Jump to content

The gooper adults finally awaken, try to take back party.


Recommended Posts

Is it possible that there are at least a few goopers who love their country more than they love anarchy and OPM?

 

We'll see...

 

If nothing else, this should provide hours of fun for pundits and NHBers.

 

Leaders of the Republican establishment, alarmed by the emergence of far-right and often unpredictable Tea Party candidates, are pushing their party to rethink how it chooses nominees and advocating changes they say would result in the selection of less extreme contenders.

 

The push comes as the national Republican Party is grappling with vexing divisions over its identity and image, and mainstream leaders complain that more ideologically-driven conservatives are damaging the party with tactics like the government shutdown.

 

The debate intensified on Wednesday after Kenneth T. Cuccinelli II, the deeply conservative Republican candidate for governor of Virginia, lost a close race in which Democrats highlighted his opposition to abortion in almost all circumstances, his views on contraception and comments in which he seemed to liken immigration policy to pest control.

The party leaders pushing for changes want to replace state caucuses and conventions, like the one that nominated Mr. Cuccinelli, with a more open primary system that they believe will draw a broader cross-section of Republicans and produce more moderate candidates.

 

Similar pushes are already underway in other states, including Montana and Utah, and last week Mitt Romney said Republicans should consider how to overhaul their presidential nominating process to attract a wider range of voters. He suggested that states holding open primaries be rewarded with more delegates to the party’s national convention.

While the discussion may appear arcane, it reflects a fierce struggle for power between the activist, often Tea Party-dominated wing of the Republican Party — whose members tend to be devoted to showing up and organizing at events like party conventions — and the more mainstream wing, which is frustrated by its inability to rein in the extremist elements and by the fact that its message is not resonating with more voters...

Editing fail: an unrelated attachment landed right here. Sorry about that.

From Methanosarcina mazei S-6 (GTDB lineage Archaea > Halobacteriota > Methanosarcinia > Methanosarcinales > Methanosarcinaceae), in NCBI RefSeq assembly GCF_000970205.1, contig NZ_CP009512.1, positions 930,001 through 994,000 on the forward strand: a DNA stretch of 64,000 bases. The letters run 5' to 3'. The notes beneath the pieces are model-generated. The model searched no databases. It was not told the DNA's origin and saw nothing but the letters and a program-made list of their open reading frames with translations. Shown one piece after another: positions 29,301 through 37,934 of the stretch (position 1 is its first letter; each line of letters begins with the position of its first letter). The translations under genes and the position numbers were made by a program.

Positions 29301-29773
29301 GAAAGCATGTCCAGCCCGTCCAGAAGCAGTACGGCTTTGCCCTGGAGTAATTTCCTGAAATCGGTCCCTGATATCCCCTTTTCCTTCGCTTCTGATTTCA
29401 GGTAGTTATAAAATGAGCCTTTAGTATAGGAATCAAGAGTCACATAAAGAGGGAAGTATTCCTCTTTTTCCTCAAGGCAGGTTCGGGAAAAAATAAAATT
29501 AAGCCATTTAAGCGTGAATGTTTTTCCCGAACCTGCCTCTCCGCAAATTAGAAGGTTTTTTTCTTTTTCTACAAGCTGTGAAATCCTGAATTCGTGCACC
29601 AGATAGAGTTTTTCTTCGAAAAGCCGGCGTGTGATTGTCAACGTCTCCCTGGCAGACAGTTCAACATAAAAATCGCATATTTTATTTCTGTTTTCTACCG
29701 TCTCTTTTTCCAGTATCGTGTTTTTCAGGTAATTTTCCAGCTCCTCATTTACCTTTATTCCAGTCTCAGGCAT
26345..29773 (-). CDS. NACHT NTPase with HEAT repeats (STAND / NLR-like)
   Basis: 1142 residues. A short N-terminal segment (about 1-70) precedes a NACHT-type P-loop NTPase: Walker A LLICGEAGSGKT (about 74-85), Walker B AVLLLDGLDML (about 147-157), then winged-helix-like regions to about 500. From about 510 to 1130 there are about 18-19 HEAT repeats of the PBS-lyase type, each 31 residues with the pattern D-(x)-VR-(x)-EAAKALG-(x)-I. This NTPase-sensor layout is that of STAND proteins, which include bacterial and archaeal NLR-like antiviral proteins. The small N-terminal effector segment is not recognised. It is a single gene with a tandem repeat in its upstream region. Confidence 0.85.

From http://www.nytimes.com/2013/11/07/us/politics/gop-weighs-limiting-clout-of-right-wing.html?partner=rss&emc=rss&_r=0

 

cc

Link to comment
Share on other sites

With the ObamaCare scheme in the toilet and no HOPE and CHANGE in sight, what better way to while away a slow Friday than to ponder and pretend to care about the future of the GOP (also referred to in middle school terms as goopers!)!

Link to comment
Share on other sites

It's most likely too little and too late for the dwindling numbers of grown-up goopers to undo the damage of their bastard offspring and prevent another Clinton administration.

 

The bright spot for "goopers" is they won't have to campaign defending themselves on ObamaCare or a 7.3 percent unemployment rate. As for another Clinton administration, it could happen unless another pretty boy turns Democrat heads. (It happened before).

Link to comment
Share on other sites

For what?

 

Why do you tee-hatters hate the only grownups in your party?

 

cc

 

The grown-ups are the ones who state the obvious about the fiscal lid that is being blown off our financial house...the only group that happen to believe in what the 'debt commission' concluded, and was subsequently ignored by obama, dems and 'establishment Republicans.'

Link to comment
Share on other sites

 

The grown-ups are the ones who state the obvious about the fiscal lid that is being blown off our financial house...the only group that happen to believe in what the 'debt commission' concluded, and was subsequently ignored by obama, dems and 'establishment Republicans.'

 

What do you say to the people - specifically economists - who say that the debt, while a potential long-term problem, isn't the most pressing economic issue the country faces now?

 

...These dry numbers translate into millions of human tragedies — homes lost, careers destroyed, young people who can’t get their lives started. And many people have pleaded all along for policies that put job creation front and center. Their pleas have, however, been drowned out by the voices of conventional prudence. We can’t spend more money on jobs, say these voices, because that would mean more debt. We can’t even hire unemployed workers and put idle savings to work building roads, tunnels, schools. Never mind the short run, we have to think about the future!